As the Grand Junction Sentinel’s Charles Ashby reports–a new proposal to transfer foreign combatants presently being held under dubious legal circumstances from the U.S. Navy base at Guantanamo Bay, Cuba to Colorado’s Florence “Supermax” ultra-secure federal prison, which was floated previously as President Barack Obama has tried to find a way to close the Guantanamo Bay’s controversial detention center, is meeting fierce resistance once again from Republican lawmakers in our state:
Colorado shouldn’t allow terrorists now held at a military prison in Guantanamo Bay, Cuba, to be transferred to the federal Supermax prison in Cañon City, U.S. Rep. Scott Tipton said Saturday…
“The war on terror hasn’t been won,” he said in an interview. “This is not a criminal. This is a terrorist. This is somebody who has declared war on the United States of America, and I think the appropriate response is to leave that in the control of the military. Keep (Guantanamo Bay) open.”
Tipton, however, expects President Barack Obama to “do whatever he wants,” but urged him to listen to Congress and keep the prisoners where they are.
Gardner also called on the White House not to close the military prison.
“The Guantanamo facility houses some of the world’s worst international terrorists, and it’s critical that we keep them there,” he said in a statement. “That this reckless and irresponsible idea is being considered at all by officials in the Obama administration shows a careless disregard for the safety and security of Coloradans.”
But as the Denver Post’s editorial board replied yesterday, that’s a bunch of fearmongering claptrap:
If that’s the case, then we’d better go home and bolt the doors, because the worst of the worst are mostly already here. Among them:
Ramzi Yousef and four other al-Qaeda operatives convicted in the 1993 World Trade Center bombing; Terry Nichols of the Oklahoma City bombing; Unabomber Ted Kaczynski; and Zacarias Moussaoui, convicted as part of the 9/11 conspiracy.
Also, Dzhokhar Tsarnaev, the Boston bomber; Richard Reid, the “Shoe Bomber”; Umar Abdulmutallab, the “Underwear Bomber; Eric Rudolph, the Olympic Park bomber; and Ahmed Ressam, an al-Qaeda operative convicted in the 2000 millennium plots.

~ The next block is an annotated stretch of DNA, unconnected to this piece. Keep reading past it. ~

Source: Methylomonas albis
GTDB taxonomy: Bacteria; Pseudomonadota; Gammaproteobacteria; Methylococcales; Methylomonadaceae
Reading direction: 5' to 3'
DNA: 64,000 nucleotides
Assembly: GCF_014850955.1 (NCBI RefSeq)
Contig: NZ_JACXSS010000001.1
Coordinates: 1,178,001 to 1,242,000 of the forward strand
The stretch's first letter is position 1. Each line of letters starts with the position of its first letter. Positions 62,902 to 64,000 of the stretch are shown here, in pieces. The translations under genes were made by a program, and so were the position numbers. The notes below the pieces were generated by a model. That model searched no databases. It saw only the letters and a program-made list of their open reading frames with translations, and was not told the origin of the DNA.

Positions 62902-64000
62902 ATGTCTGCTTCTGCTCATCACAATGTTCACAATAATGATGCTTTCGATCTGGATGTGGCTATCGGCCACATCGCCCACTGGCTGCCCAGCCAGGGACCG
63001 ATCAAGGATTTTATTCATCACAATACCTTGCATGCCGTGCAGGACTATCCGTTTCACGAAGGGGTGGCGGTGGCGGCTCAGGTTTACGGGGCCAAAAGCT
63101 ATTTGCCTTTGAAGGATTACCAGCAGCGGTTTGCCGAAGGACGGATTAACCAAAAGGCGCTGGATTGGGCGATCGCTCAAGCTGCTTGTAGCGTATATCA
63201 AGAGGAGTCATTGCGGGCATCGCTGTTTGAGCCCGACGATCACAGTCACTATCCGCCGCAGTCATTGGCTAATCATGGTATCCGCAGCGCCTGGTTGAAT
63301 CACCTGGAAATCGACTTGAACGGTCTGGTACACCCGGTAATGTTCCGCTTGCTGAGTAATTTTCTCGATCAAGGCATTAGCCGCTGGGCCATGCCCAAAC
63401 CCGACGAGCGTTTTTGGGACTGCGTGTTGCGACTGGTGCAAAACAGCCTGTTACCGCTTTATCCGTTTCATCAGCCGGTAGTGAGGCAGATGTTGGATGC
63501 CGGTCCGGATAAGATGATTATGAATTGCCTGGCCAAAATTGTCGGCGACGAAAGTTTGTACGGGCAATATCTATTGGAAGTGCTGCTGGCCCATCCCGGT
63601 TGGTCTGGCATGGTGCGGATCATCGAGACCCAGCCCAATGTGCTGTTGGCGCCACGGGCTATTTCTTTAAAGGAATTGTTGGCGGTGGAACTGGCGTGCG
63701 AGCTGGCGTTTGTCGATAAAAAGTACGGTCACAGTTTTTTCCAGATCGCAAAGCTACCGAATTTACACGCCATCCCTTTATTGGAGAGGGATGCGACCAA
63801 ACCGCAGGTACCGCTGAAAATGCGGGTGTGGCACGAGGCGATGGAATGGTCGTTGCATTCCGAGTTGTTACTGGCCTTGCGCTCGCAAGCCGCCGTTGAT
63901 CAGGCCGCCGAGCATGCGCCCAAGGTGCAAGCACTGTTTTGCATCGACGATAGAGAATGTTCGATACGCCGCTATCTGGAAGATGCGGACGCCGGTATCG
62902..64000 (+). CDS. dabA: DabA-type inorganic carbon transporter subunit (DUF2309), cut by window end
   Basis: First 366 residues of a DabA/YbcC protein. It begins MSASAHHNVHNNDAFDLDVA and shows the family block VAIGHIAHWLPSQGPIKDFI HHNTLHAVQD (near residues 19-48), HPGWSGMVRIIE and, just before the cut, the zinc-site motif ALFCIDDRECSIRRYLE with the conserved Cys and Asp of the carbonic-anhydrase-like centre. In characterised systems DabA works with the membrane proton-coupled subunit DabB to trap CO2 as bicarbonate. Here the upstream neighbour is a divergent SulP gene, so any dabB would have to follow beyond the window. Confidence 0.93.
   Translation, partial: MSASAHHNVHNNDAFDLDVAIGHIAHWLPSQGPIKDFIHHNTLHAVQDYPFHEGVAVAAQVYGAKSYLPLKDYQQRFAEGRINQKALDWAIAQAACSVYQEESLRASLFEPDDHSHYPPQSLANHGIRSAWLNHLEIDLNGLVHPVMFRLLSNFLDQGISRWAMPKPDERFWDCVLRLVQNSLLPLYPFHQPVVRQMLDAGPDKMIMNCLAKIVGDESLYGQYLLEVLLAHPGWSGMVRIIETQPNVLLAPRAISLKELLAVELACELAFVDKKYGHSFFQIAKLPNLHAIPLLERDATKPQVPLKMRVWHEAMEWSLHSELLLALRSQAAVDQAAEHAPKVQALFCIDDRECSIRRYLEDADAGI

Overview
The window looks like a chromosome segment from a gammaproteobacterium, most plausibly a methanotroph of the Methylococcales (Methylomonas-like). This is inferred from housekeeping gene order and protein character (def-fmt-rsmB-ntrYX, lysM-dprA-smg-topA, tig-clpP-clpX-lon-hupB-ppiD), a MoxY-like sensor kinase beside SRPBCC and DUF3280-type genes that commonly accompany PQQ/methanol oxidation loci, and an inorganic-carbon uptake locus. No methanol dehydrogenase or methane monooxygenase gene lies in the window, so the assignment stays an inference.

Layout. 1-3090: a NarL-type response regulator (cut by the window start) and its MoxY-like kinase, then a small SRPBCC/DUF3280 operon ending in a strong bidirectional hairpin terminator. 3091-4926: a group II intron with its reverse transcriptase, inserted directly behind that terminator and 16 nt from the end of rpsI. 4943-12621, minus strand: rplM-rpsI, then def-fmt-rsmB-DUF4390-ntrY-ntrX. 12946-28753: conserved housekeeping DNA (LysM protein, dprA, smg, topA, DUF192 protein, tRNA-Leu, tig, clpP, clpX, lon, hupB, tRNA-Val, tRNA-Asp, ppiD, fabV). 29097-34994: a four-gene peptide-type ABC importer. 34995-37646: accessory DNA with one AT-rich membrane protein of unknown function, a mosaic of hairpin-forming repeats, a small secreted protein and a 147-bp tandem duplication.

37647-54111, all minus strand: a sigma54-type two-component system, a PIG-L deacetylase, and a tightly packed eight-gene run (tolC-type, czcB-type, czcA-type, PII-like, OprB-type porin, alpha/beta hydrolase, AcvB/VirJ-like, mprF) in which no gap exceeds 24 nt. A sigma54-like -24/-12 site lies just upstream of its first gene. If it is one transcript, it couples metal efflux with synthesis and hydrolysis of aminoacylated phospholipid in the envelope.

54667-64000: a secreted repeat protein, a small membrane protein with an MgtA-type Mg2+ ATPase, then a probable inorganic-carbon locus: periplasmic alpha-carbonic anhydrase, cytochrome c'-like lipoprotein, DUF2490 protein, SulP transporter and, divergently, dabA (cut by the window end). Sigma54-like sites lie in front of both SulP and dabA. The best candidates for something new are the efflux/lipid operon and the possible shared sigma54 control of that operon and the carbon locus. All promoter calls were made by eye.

Oh, and did we mention al-Qaeda operatives involved in the U.S. embassy bombings in Africa?
As host to the nation’s most secure federal prison, affectionately known as the “Alcatraz of the Rockies,” Colorado already has the nation’s biggest, and maybe the world’s biggest after Guantanamo itself, population of internationally-recognized high profile terrorists–including high profile members of Al Qaeda and a 9/11 conspirator. Back in 2009, when President Obama was first looking to close Guantanamo’s detention center, then-Gov. Bill Ritter was heavily criticized by local Republicans, including then-state Rep. Cory Gardner, for saying he would not oppose the transfer of Guantanamo Bay inmates to Colorado. Gardner infamously warned of a “pipeline of terror from Kabul to Colorado,” a preview of the kind of scare-tactic rhetoric he has frequently employed since then as he pursued higher office.
The real problem, both in 2009 and today, is one that the Denver Post only indirectly references in their editorial:
We don’t think Florence is the best location, either, but not because terrorists don’t belong there. Convicted terrorists absolutely belong there, and are there. But the Guantanamo detainees are enemy combatants. They aren’t convicted [Pols emphasis] and, if they can’t be released to another country, they should be housed at a military prison on the mainland…
The biggest problem with the inmates at the Guantanamo Bay detention center is, of course, their extralegal status. Because most detainees at Gitmo have not been convicted of a crime, with many being cases that cannot be tried under American criminal law due to jurisidictional problems or circumstances of their legally questionable detention, transferring them to the United States could become highly problematic–especially for American politicians who have essentially argued for over a decade that Gitmo detainees have no legal rights.
Once you realize that the fear being blown up our collective kazoos by Sen. Cory Gardner and Rep. Scott Tipton has no rational basis, these much less savory motives become easy to see. It’s quite possible that there won’t be a solution to the Gitmo detainee question during Obama’s presidency, or even while Republicans remain in control of Congress.
But history is going to judge this someday, folks. And history won’t be kind to the fearmongers.